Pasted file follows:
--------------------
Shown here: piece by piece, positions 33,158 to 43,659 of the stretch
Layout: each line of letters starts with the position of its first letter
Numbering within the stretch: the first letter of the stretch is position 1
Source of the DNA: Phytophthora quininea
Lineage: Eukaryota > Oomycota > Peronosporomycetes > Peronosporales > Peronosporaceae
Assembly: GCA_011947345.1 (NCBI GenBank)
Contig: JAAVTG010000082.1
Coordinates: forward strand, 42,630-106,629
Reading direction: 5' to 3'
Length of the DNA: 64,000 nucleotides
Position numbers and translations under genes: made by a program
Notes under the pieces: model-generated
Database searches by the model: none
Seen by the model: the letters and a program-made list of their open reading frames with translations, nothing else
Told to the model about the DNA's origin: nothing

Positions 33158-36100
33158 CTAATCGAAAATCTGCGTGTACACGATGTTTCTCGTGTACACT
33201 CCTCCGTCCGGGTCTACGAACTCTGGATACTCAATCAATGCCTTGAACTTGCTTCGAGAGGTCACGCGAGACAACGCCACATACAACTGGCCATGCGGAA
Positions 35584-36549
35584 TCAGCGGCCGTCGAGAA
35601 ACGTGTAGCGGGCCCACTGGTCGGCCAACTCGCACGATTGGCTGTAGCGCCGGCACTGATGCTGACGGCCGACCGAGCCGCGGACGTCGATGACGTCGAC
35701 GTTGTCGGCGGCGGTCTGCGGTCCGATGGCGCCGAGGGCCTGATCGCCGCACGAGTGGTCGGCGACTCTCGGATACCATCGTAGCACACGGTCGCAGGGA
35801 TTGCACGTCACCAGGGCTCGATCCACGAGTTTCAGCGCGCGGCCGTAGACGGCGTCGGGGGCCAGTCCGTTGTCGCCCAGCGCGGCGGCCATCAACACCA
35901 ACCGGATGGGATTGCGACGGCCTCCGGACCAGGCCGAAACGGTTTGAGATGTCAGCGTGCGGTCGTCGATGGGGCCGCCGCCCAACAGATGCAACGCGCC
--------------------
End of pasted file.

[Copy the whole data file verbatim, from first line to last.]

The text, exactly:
Shown here: piece by piece, positions 33,158 to 43,659 of the stretch
Layout: each line of letters starts with the position of its first letter
Numbering within the stretch: the first letter of the stretch is position 1
Source of the DNA: Phytophthora quininea
Lineage: Eukaryota > Oomycota > Peronosporomycetes > Peronosporales > Peronosporaceae
Assembly: GCA_011947345.1 (NCBI GenBank)
Contig: JAAVTG010000082.1
Coordinates: forward strand, 42,630-106,629
Reading direction: 5' to 3'
Length of the DNA: 64,000 nucleotides
Position numbers and translations under genes: made by a program
Notes under the pieces: model-generated
Database searches by the model: none
Seen by the model: the letters and a program-made list of their open reading frames with translations, nothing else
Told to the model about the DNA's origin: nothing

Positions 33158-36100
33158 CTAATCGAAAATCTGCGTGTACACGATGTTTCTCGTGTACACT
33201 CCTCCGTCCGGGTCTACGAACTCTGGATACTCAATCAATGCCTTGAACTTGCTTCGAGAGGTCACGCGAGACAACGCCACATACAACTGGCCATGCGGAA
Positions 35584-36549
35584 TCAGCGGCCGTCGAGAA
35601 ACGTGTAGCGGGCCCACTGGTCGGCCAACTCGCACGATTGGCTGTAGCGCCGGCACTGATGCTGACGGCCGACCGAGCCGCGGACGTCGATGACGTCGAC
35701 GTTGTCGGCGGCGGTCTGCGGTCCGATGGCGCCGAGGGCCTGATCGCCGCACGAGTGGTCGGCGACTCTCGGATACCATCGTAGCACACGGTCGCAGGGA
35801 TTGCACGTCACCAGGGCTCGATCCACGAGTTTCAGCGCGCGGCCGTAGACGGCGTCGGGGGCCAGTCCGTTGTCGCCCAGCGCGGCGGCCATCAACACCA
35901 ACCGGATGGGATTGCGACGGCCTCCGGACCAGGCCGAAACGGTTTGAGATGTCAGCGTGCGGTCGTCGATGGGGCCGCCGCCCAACAGATGCAACGCGCC